How Coronavirus Could Help Us Fight Climate Change: Lessons From The Pandemic

The coronavirus pandemic is one of the worst global emergencies we have ever faced. Within three months, the disease has spread to over 170 countries, infected more than 1,054,392 people, and claimed over 55,719 lives. It has forced people around the world to stay home and practice social distancing. Streets have become empty, and the global economy has nearly shut down. On the flip side, reduced economic activity has slowed down carbon dioxide emissions, which is beneficial for the environment. But that’s not all. Experts have pointed out that this pandemic could actually help us fight climate change and teach us a valuable lesson.

The COVID-19 pandemic can teach us a lot about how we should tackle other global crises. Experts have found many parallels between this pandemic and the threat posed by climate change.


According to experts, there are many similarities between the dangers of COVID-19 and climate change. For example, they are both global and affect every single country on the planet, meaning they share a similar magnitude. Secondly, different countries and communities may experience the effect of each crisis with varying levels of severity. For instance, during the current lockdown, wealthy people can simply stay home and not worry too much about their jobs. However, those who depend on daily wages are struggling to make ends meet. Similarly, climate change affects developing nations, especially those in Asia, disproportionately.

The third similarity is that in both the crises, the importance of government becomes apparent. The government’s response to the situation can decide how well a nation and its citizens will cope with the crisis. For example, when the outbreak first occurred, Wuhan reacted pretty swiftly. They readied their hospitals and showed an earnest rush to develop a vaccine. On the other hand, the governments of nations such as Spain and Italy were pretty slow in their response, which caused a massive loss of life. In many ways, the global response to climate change has been sluggish, and in some cases, it has been downright obstructionist.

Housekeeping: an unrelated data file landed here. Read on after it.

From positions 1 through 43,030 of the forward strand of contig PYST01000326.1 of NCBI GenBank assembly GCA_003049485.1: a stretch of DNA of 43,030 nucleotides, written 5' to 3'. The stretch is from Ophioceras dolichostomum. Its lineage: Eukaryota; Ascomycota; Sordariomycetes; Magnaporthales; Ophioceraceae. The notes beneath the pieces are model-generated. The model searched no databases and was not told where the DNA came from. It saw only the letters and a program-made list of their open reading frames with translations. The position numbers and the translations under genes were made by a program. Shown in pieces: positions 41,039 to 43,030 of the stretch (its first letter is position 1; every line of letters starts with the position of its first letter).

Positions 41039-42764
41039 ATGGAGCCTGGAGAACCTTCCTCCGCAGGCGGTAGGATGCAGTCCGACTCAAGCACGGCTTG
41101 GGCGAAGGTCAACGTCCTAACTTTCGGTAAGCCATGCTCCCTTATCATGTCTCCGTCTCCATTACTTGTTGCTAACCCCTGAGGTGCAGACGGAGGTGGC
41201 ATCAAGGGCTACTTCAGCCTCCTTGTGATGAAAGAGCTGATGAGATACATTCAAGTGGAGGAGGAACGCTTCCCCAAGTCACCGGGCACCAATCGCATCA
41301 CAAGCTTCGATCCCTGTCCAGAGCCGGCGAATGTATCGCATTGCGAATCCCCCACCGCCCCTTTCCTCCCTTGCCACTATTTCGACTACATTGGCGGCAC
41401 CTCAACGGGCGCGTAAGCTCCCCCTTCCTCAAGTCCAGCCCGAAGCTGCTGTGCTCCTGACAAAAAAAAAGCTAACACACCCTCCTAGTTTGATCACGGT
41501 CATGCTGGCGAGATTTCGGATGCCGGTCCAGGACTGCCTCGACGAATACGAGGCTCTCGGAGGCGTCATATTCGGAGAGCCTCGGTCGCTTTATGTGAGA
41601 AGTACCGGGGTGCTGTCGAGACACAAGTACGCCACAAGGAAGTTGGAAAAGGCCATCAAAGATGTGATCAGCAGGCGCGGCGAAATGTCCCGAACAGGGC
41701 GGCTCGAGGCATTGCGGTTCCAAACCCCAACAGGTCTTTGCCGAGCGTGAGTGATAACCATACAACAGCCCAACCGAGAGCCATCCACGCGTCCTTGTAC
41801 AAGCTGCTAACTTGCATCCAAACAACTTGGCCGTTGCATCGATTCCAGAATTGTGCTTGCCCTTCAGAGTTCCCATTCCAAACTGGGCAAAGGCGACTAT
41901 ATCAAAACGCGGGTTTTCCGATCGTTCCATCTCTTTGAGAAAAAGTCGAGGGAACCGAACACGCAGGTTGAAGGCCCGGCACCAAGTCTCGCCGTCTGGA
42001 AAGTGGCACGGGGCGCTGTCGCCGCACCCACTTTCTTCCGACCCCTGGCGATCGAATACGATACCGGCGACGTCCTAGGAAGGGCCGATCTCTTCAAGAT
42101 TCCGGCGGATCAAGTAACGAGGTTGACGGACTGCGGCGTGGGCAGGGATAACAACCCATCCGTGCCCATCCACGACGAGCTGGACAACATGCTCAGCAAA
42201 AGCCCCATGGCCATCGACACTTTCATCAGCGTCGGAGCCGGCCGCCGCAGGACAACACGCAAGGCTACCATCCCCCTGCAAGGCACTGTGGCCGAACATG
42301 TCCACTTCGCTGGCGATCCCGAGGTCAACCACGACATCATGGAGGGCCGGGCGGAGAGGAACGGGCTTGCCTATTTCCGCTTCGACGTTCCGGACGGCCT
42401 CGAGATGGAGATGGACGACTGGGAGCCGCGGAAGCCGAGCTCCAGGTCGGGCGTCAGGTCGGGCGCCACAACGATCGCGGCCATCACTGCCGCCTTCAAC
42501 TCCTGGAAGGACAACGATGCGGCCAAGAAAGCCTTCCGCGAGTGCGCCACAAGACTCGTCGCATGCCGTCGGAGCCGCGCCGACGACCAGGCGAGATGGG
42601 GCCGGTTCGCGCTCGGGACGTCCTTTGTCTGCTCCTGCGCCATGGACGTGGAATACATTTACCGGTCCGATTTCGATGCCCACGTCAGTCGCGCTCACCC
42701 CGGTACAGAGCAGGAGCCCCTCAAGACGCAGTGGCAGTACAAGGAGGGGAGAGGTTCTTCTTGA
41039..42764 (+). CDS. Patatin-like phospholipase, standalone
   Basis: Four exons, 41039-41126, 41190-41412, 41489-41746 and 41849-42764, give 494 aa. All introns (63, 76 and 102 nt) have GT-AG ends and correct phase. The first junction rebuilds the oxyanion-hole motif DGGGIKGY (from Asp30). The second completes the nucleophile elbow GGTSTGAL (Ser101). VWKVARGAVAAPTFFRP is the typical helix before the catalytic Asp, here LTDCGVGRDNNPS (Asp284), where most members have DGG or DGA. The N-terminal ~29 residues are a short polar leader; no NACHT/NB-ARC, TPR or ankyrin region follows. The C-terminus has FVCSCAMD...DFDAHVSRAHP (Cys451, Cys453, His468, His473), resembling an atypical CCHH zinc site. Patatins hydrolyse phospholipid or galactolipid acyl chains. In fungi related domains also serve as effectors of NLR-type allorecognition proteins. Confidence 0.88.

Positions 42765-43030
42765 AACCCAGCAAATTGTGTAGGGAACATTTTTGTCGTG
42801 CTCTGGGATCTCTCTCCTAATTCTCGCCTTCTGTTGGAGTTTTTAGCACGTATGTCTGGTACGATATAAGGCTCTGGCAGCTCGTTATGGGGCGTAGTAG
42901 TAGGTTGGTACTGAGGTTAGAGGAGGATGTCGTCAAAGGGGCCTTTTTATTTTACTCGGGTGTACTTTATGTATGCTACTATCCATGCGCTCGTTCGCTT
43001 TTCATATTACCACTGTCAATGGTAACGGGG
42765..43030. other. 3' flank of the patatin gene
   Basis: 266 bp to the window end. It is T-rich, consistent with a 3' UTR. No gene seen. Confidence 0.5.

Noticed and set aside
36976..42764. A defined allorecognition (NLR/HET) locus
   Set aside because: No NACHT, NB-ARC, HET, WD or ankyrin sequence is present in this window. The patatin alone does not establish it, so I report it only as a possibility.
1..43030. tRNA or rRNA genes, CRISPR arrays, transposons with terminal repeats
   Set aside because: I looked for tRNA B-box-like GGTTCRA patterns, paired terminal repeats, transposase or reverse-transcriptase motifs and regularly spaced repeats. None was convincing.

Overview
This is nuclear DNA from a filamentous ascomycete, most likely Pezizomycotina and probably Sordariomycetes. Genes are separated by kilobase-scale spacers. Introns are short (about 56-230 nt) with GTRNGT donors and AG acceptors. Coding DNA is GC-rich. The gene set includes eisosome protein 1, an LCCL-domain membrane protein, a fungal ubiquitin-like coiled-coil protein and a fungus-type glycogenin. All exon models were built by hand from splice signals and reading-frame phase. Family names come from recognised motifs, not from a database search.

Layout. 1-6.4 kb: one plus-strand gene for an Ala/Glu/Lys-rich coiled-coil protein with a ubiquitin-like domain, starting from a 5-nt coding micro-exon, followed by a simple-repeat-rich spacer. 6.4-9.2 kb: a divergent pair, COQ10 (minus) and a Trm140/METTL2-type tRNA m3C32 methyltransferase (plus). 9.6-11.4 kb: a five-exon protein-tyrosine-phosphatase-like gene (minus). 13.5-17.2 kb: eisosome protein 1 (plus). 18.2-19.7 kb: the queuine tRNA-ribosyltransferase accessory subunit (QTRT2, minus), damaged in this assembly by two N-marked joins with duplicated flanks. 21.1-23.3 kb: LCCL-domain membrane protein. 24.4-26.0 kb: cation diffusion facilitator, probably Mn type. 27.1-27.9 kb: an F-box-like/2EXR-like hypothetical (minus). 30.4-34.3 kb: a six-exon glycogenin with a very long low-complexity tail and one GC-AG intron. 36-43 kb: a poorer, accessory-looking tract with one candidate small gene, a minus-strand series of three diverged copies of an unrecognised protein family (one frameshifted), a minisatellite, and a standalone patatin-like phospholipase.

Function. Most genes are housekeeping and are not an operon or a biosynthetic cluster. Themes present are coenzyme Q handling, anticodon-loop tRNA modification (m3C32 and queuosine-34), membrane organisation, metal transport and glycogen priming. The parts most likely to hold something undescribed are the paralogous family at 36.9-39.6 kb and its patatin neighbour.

Contemporary society has an aversion to preparedness, which leads to a slow response to crises. 


“An ounce of prevention is worth a pound of cure.” We have all heard this popular saying, but few of us truly understand it, and fewer live by it. The reason prevention does not sell is because we cannot measure its success rate. Climate change experts have witnessed the same problem. Not everyone believes in climate change, but we have started to see some of its long-term implications. The coronavirus pandemic has shown us that governments fail to take action before it is too late. Many nations have taken way too long to start emergency protocols to prevent the spread of the virus. Similarly, there have not been too many meaningful actions on climate change.

However, this pandemic might open our eyes and help us understand that the effects of climate change are not at all farfetched.

global warming

Since we cannot see or smell greenhouse gases or feel their impact right away, many people fail to understand why it is necessary to reduce them. A lack of understanding has led to climate-change denial. However, maybe this pandemic will be able to open people’s eyes and make them think about the extreme weather episodes that we have experienced over the last five years. Perhaps, that will make them believe in the long-term consequences and overall impact of climate change. So, it is likely that governments will take notice and act accordingly.

(Sources: 1, 2, 3)

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